Seattle, Bellevue, Tacoma, bicycle accident lawyer, Bellevue pedestrian injury attorney, Washington personal injury attorney represents bikers injured in crashes and collisions with other motor vehicles, cars, automobiles, trucks, buses, motorcycles, pedestrians, train tracks, and potholes.

Bicycle and Pedestrian Accidents

We live in a very popular and beautiful area for bicycling in Washington state for recreational purposes, sport (Seattle to Portland (STP) ride) and competition, and commuting to and from our houses and work places in downtown Seattle, Bellevue, Redmond, Kirkland, Issaquah, and the surrounding Puget Sound region.

With more people riding bicycles, following the rules of the road is especially important. A bicycle is a legal road vehicle, just like a car. This means that bicycle riders have the same rights and responsibilities as drivers.  However, with more bikers comes the potential for more accidents and injuries.

Any cyclist knows that the main traffic risks come from three sources: reckless, belligerent or blindsided motorists; swinging car doors; and jaywalking pedestrians. Bicyclists must somehow be alert to these dangers while simultaneously keeping a close eye on the pavement for potholes, metal plates and other ground-level hazards.

Often times, the injuries suffered by a bicyclist are more serious, permanent and sometimes life threatening.  There is no contest between a person riding on a bicycle and a car or truck if involved in a collision.  Broken bones, herniated disks in the spine, torn rotator cuff in the shoulder, paralysis, and traumatic brain injuries (TBI) can result from the bicycle accident.


There are 73 to 85 million bicycle riders in the US.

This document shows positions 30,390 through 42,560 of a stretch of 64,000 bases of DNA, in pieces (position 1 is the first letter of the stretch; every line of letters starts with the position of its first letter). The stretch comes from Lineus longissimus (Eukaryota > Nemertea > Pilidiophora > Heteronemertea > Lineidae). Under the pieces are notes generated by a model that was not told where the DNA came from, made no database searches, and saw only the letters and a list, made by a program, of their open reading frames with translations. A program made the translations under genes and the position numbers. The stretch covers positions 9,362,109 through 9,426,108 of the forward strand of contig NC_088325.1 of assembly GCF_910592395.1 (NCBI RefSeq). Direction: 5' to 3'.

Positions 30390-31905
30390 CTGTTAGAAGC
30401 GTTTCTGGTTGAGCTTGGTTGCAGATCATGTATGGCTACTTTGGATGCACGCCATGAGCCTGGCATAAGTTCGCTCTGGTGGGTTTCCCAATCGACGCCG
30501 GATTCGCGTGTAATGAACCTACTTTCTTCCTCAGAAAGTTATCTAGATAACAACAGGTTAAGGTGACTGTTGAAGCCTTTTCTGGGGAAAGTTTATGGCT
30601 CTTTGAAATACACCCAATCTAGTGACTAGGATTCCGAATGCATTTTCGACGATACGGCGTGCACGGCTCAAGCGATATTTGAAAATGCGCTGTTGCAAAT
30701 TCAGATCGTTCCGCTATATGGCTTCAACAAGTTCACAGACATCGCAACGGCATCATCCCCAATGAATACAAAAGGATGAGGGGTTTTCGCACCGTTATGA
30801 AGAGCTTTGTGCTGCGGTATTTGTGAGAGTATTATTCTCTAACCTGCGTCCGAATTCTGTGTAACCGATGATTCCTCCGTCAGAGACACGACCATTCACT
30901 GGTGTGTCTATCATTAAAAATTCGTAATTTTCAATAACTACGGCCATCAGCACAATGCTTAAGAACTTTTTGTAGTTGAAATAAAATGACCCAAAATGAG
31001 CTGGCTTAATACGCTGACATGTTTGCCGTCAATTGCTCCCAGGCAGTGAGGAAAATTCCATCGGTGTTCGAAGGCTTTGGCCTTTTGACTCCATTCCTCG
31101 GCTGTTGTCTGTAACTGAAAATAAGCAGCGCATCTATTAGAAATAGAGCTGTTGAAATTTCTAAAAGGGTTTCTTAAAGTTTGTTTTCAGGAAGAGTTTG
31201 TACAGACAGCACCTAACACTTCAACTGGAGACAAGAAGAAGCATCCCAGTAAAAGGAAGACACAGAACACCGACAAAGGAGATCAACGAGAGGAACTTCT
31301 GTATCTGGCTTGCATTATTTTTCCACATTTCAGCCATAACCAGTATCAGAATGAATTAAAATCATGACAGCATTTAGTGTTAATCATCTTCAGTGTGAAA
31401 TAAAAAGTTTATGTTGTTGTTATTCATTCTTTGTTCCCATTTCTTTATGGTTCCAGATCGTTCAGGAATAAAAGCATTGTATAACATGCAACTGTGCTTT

700 bicyclists died on US roads in 2007. Over 90 percent died in crashes with motor vehicles. 

The "typical" bicyclist killed on our roads is a sober male over 16 not wearing a helmet riding on a major road between intersections in an urban area on a summer evening when hit by a car.

About 540,000 bicyclists visit emergency rooms with injuries every year. Of those, about 67,000 have head injuries, and 27,000 have injuries serious enough to be hospitalized.

Bicycle crashes and injuries are under-reported, since the majority are not serious enough for emergency room visits. 43,000 cyclists were reported injured in traffic crashes in 2007.

1 in 8 of the cyclists with reported injuries had a brain injury. 

Two-thirds of the deaths here are from traumatic brain injury (TBI).

A very high percentage of cyclists' brain injuries can be prevented by a helmet, estimated at anywhere from 45 to 88 per cent.

Direct costs of cyclists' injuries due to not using helmets are estimated at $81 million each year, rising with health care costs.

Indirect costs of cyclists' injuries due to not using helmets are estimated at $2.3 billion each year. 

Helmet use in the US varies greatly in different areas and different sectors of our society. White collar commuters probably reach 80 per cent, while inner city kids and rural kids would be 10 per cent or less.

Cities in Washington State Requiring Bicycle Helmets for all ages include all cities in King County, Pierce County, and Snohomish CountyEatonville requires helmets for anyone under 16, Orting under 17, and Poulsbo under 18 years old.

Andrew Kim is an experienced injury attorney uniquely qualified to assist bicyclists who get into accidents with cars, trucks, motorcycles, pedestrians, or other hazards in the roadway.  At the Andrew Kim Law Firm, PLLC, we help injured people get back in the saddle and back to the enjoyment of life like it was before the accident.  We help recover the damage to the bike, medical bills, wage loss, and most importantly compensation for the physical and emotional injuries, pain and suffering caused by the bicycle accident.

Call us toll free at 1-800-636-3676.

Helpful Links Related to Bicycling

City of Seattle Bicycle Maps and Trail Routes

King County Bicycling Guide Map

King County Public Health Low Cost or Free Helmets in King County

King County Metro Bike Information Page

Washington State Department of Transportation Bicycling

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